Interactive logon: Machine inactivity limit
- Windows 10
Describes the best practices, location, values, management, and security considerations for the Interactive logon: Machine inactivity limit security policy setting.
Beginning with Windows Server 2012 and Windows 8, Windows detects user-input inactivity of a sign-in (logon) session by using the security policy setting Interactive logon: Machine inactivity limit. If the amount of inactive time exceeds the inactivity limit set by this policy, then the user’s session locks by invoking the screen saver (screen saver should be active on the destination machine). You can activate the screen saver by enabling the Group Policy User Configuration\Administrative Templates\Control Panel\Personalization\Enable screen saver. This policy setting allows you to control the locking time by using Group Policy.
If the Interactive logon: Machine inactivity limit security policy setting is configured, the device locks not only when inactive time exceeds the inactivity limit, but also when the screensaver activates or when the display turns off because of power settings.
The automatic lock of the device is set in elapsed seconds of inactivity, which can range from zero (0) to 599,940 seconds (166.65 hours).
If Machine will be locked after is set to zero (0) or has no value (blank), the policy setting is disabled and a user sign-in session is never locked after any inactivity.
Set the time for elapsed user-input inactivity based on the device’s usage and location requirements. For example, if the device or device is in a public area, you might want to have the device automatically lock after a short period of inactivity to prevent unauthorized access. However, if the device is used by an individual or group of trusted individuals, such as in a restricted manufacturing area, automatically locking the device might hinder productivity.
Computer Configuration\Windows Settings\Security Settings\Local Policies\Security Options
Computer Configuration\Policies\Windows Settings\Security Settings\Local Policies\Security Options (While creating and linking group policy on server)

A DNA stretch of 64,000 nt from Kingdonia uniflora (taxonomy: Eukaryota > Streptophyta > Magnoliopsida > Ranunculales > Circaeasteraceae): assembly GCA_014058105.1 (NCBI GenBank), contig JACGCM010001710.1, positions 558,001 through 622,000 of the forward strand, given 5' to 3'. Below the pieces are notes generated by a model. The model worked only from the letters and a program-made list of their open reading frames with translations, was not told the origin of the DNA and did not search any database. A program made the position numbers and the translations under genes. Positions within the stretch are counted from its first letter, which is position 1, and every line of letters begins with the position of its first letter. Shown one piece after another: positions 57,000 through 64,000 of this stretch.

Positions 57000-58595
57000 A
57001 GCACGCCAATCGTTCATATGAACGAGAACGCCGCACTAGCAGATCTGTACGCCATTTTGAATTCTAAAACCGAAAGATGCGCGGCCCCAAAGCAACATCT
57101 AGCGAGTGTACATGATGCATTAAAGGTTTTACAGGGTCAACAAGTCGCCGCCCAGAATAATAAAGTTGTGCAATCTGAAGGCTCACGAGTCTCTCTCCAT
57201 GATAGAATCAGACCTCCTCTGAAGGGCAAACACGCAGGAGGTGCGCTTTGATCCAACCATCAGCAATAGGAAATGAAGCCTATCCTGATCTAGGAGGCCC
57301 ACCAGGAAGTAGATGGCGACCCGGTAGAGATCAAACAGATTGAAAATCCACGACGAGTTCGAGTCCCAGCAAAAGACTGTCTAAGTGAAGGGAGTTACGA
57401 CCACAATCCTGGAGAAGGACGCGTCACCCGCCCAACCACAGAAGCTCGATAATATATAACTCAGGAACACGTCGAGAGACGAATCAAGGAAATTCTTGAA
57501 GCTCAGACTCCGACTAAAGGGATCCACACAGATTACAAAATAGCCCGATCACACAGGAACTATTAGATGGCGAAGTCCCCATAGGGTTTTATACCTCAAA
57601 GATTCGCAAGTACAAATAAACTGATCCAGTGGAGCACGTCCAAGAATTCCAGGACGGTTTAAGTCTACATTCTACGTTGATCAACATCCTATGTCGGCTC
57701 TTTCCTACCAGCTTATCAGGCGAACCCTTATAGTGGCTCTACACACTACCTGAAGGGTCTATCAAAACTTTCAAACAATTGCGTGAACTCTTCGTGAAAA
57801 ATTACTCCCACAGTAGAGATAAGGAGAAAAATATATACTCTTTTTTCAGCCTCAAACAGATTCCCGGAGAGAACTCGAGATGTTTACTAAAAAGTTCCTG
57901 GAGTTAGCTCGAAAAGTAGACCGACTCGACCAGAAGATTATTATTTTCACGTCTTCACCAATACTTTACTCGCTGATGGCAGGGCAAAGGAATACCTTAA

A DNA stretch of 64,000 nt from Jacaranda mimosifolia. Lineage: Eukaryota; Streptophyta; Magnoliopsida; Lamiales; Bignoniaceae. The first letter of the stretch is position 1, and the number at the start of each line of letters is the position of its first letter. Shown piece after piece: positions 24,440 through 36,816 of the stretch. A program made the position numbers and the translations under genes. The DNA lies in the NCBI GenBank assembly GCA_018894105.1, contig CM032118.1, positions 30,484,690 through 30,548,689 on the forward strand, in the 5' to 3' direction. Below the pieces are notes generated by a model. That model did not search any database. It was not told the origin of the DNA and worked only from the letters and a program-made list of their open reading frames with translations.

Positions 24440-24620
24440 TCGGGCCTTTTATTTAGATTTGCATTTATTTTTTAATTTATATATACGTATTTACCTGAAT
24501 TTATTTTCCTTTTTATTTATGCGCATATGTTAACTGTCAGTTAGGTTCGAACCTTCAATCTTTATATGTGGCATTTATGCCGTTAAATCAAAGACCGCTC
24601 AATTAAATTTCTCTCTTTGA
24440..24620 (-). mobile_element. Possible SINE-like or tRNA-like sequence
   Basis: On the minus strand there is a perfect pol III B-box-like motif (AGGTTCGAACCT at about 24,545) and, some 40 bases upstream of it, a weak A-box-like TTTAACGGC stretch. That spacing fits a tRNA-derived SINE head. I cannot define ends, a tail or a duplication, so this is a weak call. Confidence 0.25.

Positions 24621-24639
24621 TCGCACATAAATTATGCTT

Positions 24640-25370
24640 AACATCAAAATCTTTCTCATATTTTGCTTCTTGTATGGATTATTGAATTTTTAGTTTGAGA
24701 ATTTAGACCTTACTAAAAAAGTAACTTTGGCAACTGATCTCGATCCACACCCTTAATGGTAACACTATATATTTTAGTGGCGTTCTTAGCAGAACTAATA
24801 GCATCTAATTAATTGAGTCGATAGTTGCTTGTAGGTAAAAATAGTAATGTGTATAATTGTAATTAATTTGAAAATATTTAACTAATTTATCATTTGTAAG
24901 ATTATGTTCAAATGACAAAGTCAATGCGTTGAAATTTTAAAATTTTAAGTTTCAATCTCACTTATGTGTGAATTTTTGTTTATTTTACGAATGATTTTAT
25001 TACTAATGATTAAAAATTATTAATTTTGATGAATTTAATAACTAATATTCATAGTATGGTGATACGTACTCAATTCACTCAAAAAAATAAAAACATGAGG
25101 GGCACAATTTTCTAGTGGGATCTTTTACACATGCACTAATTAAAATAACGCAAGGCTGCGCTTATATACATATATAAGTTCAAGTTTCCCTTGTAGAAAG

The following table lists the actual and effective default values for this policy. Default values are also listed on the policy’s property page.
|Server type or GPO||Default value|
|Default Domain Policy||Not defined|
|Default Domain Controller Policy||Not defined|
|Stand-Alone Server Default Settings||Disabled|
|DC Effective Default Settings||Disabled|
|Member Server Effective Default Settings||Disabled|
|Client Computer Effective Default Settings||Disabled|
This section describes features and tools that are available to help you manage this policy.
Restart is required for changes to this policy to become effective when they are saved locally or distributed through Group Policy.
Because this policy setting was introduced in Windows Server 2012 and Windows 8, it can only be set locally on those computers that contain this policy setting, but it can be set and distributed through Group Policy to any computer running the Windows operating system that supports Group Policy.
This section describes how an attacker might exploit a feature or its configuration, how to implement the countermeasure, and the possible negative consequences of countermeasure implementation.
This policy setting helps you prevent unauthorized access to devices under your control when the currently signed-in user leaves without deliberately locking the desktop. In versions earlier than Windows Server 2012 and Windows 8, the desktop-locking mechanism was set on individual computers in Personalization in Control Panel.
Set the time for elapsed user-input inactivity time by using the security policy setting Interactive logon: Machine inactivity limit based on the device’s usage and location requirements.
This security policy setting can limit unauthorized access to unsecured computers; however, that requirement must be balanced with the productivity requirements of the intended user.